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Islamic topics- Articles in Danish Magazine (article 5)- Islamic Perspective of the Global Financial Crisis
In the Name of Allah, The Most Gracious, Most Merciful  

 The world’s banking sector relies heavily on interest payments from money borrowers to sustain itself and generate profits. But what happens when borrowers default on their payments in record numbers? The system spirals downwards out of control.
 In the Islamic banking system, financial institutions are forbidden from paying or charging interest. While money can be loaned, the loan is based on an exchange of existing collateral, that is, a commodity; no interest charges are levied.
 Perhaps if this practice was widespread and financial institutions managed their transactions differently respecting the criteria outline in the Noble Quran - the current fiscal crisis might have been averted.
 Money, which replaced the barter system, is considered by many to be one of society’s greatest inventions.
 Used as an indicator of value for goods and services worldwide, we use money to conduct transactions for the purchase of commodities and services. Consequently, it seems neither logical nor reasonable to exchange cash without the exchange of a commodity.
 When people start exchanging cash for cash, money itself becomes the commodity- and the commodity is then controlled by a select few - the rich and the strong. Recognizing this reality, Islamic laws forbid usury, that is, the charging of interest for monetary loans.

 Interest, centralize the control of cash in the hands of a few and limit its availability to the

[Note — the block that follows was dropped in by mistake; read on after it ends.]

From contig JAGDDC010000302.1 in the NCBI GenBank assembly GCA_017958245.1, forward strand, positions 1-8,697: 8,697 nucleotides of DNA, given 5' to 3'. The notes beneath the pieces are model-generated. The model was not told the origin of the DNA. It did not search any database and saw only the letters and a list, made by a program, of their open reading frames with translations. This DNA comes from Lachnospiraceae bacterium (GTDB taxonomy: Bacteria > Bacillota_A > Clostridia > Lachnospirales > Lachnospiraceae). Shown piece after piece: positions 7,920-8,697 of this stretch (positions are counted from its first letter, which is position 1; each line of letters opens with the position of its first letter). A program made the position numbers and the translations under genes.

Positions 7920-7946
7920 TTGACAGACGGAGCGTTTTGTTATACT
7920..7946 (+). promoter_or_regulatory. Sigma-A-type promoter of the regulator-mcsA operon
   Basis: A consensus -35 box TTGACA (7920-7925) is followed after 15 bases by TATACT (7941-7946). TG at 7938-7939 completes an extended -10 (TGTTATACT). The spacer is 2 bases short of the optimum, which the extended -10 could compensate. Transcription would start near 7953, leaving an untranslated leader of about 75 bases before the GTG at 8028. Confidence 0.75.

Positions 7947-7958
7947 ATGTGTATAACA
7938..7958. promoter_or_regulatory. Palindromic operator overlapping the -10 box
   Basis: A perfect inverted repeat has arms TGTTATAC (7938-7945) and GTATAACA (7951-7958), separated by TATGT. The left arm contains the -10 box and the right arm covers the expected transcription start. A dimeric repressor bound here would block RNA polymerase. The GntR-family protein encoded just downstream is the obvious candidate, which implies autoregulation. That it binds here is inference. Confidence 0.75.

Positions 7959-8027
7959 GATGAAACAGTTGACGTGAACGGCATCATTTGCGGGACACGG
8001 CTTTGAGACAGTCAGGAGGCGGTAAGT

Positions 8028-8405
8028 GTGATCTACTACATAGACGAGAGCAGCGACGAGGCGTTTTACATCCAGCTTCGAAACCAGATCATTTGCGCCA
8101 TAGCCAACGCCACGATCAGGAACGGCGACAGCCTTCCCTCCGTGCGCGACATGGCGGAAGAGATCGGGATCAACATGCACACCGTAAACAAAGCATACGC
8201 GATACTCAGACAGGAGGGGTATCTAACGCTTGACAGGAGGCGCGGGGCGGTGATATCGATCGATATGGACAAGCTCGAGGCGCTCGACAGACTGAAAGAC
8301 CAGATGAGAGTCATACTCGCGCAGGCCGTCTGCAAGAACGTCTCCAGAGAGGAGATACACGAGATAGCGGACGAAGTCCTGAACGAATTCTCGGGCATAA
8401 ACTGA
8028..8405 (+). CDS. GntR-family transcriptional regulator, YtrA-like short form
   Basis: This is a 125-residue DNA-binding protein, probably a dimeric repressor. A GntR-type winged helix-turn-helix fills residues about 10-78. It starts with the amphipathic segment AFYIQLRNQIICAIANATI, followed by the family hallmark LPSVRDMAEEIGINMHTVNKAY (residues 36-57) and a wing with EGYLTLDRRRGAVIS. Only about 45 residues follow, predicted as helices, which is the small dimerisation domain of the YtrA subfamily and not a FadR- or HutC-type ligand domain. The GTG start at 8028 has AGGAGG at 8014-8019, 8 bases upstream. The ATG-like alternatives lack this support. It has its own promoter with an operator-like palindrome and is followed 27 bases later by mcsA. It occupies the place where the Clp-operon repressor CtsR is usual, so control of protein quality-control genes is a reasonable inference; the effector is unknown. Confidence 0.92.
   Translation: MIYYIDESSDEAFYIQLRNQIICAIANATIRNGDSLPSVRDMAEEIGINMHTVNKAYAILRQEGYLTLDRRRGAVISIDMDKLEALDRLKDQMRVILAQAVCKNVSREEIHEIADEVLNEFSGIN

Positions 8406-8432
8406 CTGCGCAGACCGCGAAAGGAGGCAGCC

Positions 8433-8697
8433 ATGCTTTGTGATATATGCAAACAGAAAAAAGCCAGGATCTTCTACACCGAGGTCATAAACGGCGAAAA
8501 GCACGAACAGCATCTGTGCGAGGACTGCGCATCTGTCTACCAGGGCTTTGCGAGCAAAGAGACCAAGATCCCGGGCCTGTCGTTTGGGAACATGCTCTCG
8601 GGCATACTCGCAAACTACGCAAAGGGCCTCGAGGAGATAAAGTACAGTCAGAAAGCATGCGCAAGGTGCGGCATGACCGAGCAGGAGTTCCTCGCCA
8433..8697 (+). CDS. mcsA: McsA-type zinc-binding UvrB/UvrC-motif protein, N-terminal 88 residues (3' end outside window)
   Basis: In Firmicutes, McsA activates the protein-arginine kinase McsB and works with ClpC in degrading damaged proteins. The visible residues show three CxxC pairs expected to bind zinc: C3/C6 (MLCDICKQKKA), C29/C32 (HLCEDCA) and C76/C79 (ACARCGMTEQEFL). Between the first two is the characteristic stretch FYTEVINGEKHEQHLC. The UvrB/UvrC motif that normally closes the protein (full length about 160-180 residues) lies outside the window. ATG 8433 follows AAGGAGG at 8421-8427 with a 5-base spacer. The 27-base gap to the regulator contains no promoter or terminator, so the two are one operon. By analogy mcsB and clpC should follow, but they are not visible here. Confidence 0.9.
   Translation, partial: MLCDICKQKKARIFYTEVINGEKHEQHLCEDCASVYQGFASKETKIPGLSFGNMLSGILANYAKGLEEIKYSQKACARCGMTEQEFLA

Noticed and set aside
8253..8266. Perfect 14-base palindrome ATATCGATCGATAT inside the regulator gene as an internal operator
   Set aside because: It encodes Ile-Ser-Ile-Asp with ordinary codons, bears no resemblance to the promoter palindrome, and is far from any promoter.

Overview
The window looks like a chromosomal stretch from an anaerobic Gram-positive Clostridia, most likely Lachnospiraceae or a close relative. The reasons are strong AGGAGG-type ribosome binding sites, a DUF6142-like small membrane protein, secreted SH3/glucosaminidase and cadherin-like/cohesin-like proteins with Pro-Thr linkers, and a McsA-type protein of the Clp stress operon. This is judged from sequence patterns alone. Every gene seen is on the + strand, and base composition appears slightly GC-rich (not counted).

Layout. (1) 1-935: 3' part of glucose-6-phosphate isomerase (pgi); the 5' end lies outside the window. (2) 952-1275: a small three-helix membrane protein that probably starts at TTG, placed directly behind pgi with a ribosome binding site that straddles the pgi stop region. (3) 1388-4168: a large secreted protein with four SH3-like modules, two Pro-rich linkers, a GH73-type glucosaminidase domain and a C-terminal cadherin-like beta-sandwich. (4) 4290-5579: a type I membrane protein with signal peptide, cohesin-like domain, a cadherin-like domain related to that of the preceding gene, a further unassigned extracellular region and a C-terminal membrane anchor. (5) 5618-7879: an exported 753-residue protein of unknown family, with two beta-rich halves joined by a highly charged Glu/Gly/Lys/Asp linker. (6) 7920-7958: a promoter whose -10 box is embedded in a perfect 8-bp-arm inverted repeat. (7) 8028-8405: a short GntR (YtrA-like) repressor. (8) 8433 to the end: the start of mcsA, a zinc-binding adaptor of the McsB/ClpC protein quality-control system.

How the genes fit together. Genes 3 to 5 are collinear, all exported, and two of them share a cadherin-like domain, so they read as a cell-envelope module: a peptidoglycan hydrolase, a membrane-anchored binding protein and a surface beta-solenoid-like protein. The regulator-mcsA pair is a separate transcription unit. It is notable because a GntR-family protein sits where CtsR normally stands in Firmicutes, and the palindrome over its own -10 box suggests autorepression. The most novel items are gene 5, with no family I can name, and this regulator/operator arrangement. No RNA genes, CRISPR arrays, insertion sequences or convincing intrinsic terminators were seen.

Islamic laws strictly forbid such practices. In the Noble Quran God threatens that those who practice usury will suffer grave consequences:

"O ye who believe! Observe your duty to Allah, and give up what remained (due to you) from usury, if ye are (in truth) believers.(278) And if ye do not, then be warned of war (against you) from Allah and His messenger. And if ye repent, then ye have your principal (without interest).Wrong not, and ye shall not be wronged.”

(Al-Baqara surah: 278)

 The Noble Quran also warns that God will ensure that money derived from the practice of usury will be lost.

"Allah destroys usury and grows alms-giving. Allah loves not the impious and guilty."

(Al-Baqara surah: 276)

 When one observes the West’s financial crisis, it seems that the value of money is indeed being lost - with asset values declining by more than 95 per cent, U.S. banks are facing a severe crisis in which their value has been reduced significantly.
 Usury is defined as charging exorbitant interest for the loan of money, in Islam any fee charged for monetary loans is considered exorbitant consequently one is forbidden from charging a fee for a monetary loan. The natural way to generate profit is through transactions that involve an exchange of money for the purchase of goods or services. Islam recognizes that the provision of goods and services benefit a wide range of individuals, directly and indirectly. For example, a Renault car factory in France liaises with more than 200 vendors.